Sunday, April 10, 2011
I currently have a project going. We've divided up tasks tasks, and one of my fellow humans is struggling with hers. She is overwhelmed, emotionally and otherwise; she has too many things on her plate; there is a lot going on in her life. I understand this. I sympathize. But some part of me -a part I keep locked in her room with no supper- is screaming just do it.
For as long as I can remember, I've had too many things on my plate. I juggled five or six extra-curriculars in high school. I triple majored in college. I maintain two legitimate careers and a couple of hobbies. Many days are 12 hour days. I'm no stranger to procrastination, but if I need to get something done, I force myself to make time.
Yet, I'm surrounded by people who don't. I have family members who say, "I didn't have time to exercise!" when I know for a fact they they spent the previous weekend watching YouTube videos of kittens dangling from trees. "I couldn't possibly have gotten to it," says the coworker who wastes hours shopping online. "I didn't have time to pay that bill," says my husband. How about the hour you spent watching Battlestar Galactica, hmmm? Just do it!
Just do it!
It's my friend K, calling to me over the noise of the river. We''re down in the floodplain, trying to make our way from the scrubby woods to the water's lip. The sky is still swollen with the last of the rain; K, moving confidently, has already leapt from rock to rock to navigate across a johnny-come-lately of a stream that has sprung up as the water rose. I look from her to my feet to the water to the rock, friend to feet to water to rock and back. It would be so easy.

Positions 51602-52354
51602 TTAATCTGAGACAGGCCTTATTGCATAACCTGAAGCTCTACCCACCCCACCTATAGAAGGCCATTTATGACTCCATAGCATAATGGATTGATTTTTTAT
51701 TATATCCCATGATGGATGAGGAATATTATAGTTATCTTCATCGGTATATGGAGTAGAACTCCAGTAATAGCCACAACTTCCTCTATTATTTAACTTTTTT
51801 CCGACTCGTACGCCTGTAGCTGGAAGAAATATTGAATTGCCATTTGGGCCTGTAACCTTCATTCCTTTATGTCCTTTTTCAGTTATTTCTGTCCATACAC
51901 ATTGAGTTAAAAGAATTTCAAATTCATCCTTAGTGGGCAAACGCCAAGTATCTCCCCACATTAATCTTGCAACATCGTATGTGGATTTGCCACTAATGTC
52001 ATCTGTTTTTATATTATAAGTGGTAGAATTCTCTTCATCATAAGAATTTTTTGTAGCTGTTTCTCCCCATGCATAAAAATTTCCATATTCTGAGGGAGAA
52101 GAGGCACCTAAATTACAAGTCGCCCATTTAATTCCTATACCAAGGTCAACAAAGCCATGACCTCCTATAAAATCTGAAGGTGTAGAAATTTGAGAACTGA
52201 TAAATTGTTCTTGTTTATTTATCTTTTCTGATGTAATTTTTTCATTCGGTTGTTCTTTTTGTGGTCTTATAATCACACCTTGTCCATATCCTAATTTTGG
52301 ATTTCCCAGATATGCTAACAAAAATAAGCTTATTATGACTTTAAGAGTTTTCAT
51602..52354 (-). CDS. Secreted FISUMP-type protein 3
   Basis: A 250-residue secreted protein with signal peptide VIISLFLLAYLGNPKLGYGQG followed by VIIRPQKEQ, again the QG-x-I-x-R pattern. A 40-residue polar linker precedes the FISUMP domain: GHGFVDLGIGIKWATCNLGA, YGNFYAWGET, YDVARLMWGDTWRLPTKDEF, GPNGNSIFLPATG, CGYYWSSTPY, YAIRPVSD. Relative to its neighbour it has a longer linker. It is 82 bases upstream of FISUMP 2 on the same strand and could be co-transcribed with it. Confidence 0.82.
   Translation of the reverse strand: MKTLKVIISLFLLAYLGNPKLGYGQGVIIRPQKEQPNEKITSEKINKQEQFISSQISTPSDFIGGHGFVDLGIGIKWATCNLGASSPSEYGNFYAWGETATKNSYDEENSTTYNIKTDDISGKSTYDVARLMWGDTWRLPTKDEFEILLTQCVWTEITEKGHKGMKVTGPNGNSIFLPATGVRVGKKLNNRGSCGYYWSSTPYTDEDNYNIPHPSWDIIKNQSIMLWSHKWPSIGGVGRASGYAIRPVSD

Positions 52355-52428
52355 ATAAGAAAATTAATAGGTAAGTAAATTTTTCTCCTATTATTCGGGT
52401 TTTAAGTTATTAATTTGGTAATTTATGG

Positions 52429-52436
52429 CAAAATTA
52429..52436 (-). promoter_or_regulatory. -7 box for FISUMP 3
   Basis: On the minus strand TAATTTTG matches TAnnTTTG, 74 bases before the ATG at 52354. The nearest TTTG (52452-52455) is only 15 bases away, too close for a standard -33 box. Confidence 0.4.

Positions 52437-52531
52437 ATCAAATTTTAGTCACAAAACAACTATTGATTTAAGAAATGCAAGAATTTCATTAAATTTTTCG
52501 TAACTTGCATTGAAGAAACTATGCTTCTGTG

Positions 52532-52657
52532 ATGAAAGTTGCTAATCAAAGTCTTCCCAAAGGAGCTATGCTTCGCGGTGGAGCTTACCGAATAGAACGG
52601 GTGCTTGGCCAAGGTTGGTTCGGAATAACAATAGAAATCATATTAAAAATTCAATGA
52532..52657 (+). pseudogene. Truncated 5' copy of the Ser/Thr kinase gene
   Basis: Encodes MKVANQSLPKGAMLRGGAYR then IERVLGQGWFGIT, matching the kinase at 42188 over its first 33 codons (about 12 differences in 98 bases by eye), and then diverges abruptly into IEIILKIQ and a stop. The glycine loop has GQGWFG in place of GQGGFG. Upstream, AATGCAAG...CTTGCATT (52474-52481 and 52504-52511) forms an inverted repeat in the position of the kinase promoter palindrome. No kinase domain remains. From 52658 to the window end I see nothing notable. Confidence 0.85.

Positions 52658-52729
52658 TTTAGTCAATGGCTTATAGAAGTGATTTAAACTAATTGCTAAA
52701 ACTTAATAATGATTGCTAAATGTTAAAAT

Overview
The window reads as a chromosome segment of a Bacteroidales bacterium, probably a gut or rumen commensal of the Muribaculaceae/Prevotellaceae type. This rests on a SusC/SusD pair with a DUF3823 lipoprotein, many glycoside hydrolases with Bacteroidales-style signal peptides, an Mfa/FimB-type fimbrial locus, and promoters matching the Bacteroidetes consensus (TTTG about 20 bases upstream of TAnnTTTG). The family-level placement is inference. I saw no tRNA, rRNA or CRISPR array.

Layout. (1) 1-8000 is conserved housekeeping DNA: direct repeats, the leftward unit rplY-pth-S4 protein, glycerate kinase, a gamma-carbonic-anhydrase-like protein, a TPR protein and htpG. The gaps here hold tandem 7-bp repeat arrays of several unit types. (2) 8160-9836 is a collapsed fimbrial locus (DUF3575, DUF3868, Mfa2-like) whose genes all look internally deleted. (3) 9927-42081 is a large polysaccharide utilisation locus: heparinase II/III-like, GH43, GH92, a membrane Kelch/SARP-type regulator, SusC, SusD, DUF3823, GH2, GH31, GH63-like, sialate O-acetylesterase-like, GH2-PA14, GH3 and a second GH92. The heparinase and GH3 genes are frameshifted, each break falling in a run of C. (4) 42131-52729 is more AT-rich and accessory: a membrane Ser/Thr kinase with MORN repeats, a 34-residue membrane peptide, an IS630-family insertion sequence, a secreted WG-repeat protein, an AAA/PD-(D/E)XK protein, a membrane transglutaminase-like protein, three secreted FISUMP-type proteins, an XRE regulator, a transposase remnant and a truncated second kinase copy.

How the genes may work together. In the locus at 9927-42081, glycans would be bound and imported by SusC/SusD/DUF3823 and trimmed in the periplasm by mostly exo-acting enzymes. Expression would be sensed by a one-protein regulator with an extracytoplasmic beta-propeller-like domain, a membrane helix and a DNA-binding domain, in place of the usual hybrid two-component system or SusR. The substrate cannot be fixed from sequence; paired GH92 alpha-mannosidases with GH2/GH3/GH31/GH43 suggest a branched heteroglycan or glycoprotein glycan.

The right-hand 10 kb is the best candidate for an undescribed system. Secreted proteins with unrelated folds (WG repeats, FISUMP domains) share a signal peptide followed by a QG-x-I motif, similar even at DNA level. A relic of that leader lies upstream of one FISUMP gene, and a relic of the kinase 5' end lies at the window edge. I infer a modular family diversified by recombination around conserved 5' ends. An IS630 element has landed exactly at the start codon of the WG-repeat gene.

Nope. I shake my head.
Just do it! It's not very far. You can do it. Come on. Just do it.
It was pie, for her. Something sweet and well-made. Easy, says my mind. But my body's in revolt. There's sweat on my palms, bile in my throat. No no no no no. I turn my back on my brave friend, on all my brave friends, on my husband who's sure everything will turn out fine, my mother who changed careers, my coworker who answers every question with compassion, my collaborator who never settles for less than her dreams. I turn my back and I head to the tree line. The air stills; the sound of the river fades. It'll take a little time for my friend to sigh, flit back across the rocks, follow me up the rise.
We're all just doing what we can.